This new Linux malware floods machines with cryptominers and DDoS bots

Cybersecurity researchers have spotted a new Linux malware downloader that targets poorly defended Linux servers with cryptocurrency miners and DDoS IRC bots. Researchers from ASEC discovered the attack after the Shell Script Compiler (SHC) used to create the downloader was uploaded to VirusTotal. Apparently, Korean users were the ones uploading the SHC, and it’s Korean users who are targets, as well. Further analysis has shown that the threat actors are going after poorly defended Linux servers, brute-forcing their way into administrator accounts over SSH.  Mining Monero Once they make their way in, they’ll either install a cryptocurrency miner, or a DDoS IRC bot. The miner being deployed is XMRig, arguably the most popular cryptocurrency miner among hackers. It uses the computing power of a victim's endpoints to generate Monero, a privacy-oriented cryptocurrency whose transactions are seemingly impossible to track, and whose users are allegedly impossible to identify. Fo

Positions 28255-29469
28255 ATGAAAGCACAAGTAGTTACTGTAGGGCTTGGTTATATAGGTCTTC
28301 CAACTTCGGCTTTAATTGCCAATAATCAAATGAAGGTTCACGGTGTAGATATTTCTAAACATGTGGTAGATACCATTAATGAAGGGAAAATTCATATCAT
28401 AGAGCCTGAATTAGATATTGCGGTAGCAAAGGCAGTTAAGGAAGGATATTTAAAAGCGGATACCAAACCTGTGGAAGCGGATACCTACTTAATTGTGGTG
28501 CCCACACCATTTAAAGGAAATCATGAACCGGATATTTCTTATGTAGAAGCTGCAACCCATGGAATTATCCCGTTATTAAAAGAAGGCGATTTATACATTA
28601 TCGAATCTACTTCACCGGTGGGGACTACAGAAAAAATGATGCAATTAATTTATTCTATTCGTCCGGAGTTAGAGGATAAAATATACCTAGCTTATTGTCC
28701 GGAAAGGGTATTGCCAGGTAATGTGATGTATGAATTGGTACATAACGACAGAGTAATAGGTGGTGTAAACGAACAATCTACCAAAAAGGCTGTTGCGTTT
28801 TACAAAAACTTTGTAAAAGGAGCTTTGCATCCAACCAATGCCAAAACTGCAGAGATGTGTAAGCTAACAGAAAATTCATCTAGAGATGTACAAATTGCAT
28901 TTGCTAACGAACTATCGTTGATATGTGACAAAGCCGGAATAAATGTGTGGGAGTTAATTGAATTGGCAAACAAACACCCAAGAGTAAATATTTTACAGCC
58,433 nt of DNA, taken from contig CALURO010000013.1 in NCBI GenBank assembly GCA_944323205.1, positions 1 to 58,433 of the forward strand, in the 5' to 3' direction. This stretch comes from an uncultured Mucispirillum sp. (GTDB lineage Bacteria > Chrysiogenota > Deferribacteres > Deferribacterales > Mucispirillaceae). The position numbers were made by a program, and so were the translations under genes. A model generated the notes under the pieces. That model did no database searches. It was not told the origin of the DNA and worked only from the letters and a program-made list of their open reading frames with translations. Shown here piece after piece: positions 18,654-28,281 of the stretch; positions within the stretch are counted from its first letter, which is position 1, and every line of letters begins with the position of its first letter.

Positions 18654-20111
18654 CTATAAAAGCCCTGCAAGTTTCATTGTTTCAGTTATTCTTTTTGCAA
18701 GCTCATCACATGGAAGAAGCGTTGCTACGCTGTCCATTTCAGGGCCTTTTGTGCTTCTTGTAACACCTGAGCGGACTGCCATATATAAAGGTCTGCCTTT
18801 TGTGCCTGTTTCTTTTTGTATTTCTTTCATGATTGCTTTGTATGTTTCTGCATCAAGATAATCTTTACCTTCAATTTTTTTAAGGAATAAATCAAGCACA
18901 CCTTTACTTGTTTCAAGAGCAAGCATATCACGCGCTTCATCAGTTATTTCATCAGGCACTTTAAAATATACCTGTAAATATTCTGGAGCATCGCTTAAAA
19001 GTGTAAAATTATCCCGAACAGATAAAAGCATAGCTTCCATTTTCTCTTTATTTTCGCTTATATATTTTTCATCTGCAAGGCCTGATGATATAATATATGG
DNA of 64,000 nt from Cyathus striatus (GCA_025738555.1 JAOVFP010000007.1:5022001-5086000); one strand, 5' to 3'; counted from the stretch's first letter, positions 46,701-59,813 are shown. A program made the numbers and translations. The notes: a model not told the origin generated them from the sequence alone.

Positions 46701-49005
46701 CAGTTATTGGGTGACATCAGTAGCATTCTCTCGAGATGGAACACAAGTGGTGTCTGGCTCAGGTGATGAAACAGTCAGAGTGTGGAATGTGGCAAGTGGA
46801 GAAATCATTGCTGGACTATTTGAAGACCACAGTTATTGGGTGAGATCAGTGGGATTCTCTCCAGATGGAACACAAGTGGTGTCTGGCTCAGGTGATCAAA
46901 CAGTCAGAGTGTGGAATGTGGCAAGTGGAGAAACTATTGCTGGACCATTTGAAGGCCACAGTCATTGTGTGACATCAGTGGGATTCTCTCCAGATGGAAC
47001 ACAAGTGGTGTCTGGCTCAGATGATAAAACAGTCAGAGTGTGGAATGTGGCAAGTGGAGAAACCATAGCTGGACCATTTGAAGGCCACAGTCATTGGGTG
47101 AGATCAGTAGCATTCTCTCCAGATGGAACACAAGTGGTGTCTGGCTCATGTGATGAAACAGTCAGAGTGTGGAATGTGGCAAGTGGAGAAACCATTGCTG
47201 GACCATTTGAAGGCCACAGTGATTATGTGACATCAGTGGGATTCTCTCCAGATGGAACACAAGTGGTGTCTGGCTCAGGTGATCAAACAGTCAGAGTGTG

Twitter has hidden the chronological feed on iOS again – and I'm furious

In a controversial move, Twitter has brought back a feature that removes the 'Latest Tweets' view for users on iOS, which is something that many users, including me, hated back in March 2022 – and it's now rolling out. The first time the company decided to do this, 'Home' would appear first in a tab at the top, and there was no way of changing it so that 'Latest Tweets' would be the default view. It was reverted back after the company said it was a 'bug' for iOS users. This time though, it's no bug. Instead, it's 'For You' and 'Following' where you can only swipe between them now, which doesn't make much sense for a platform where you're using the platform to keep up to date with who you follow. It's a bizarre change that makes me ask – who wants this, especially during a time when its new owner, Elon Musk, is bringing in and reversing changes almost every week still? This one change will have big consequenc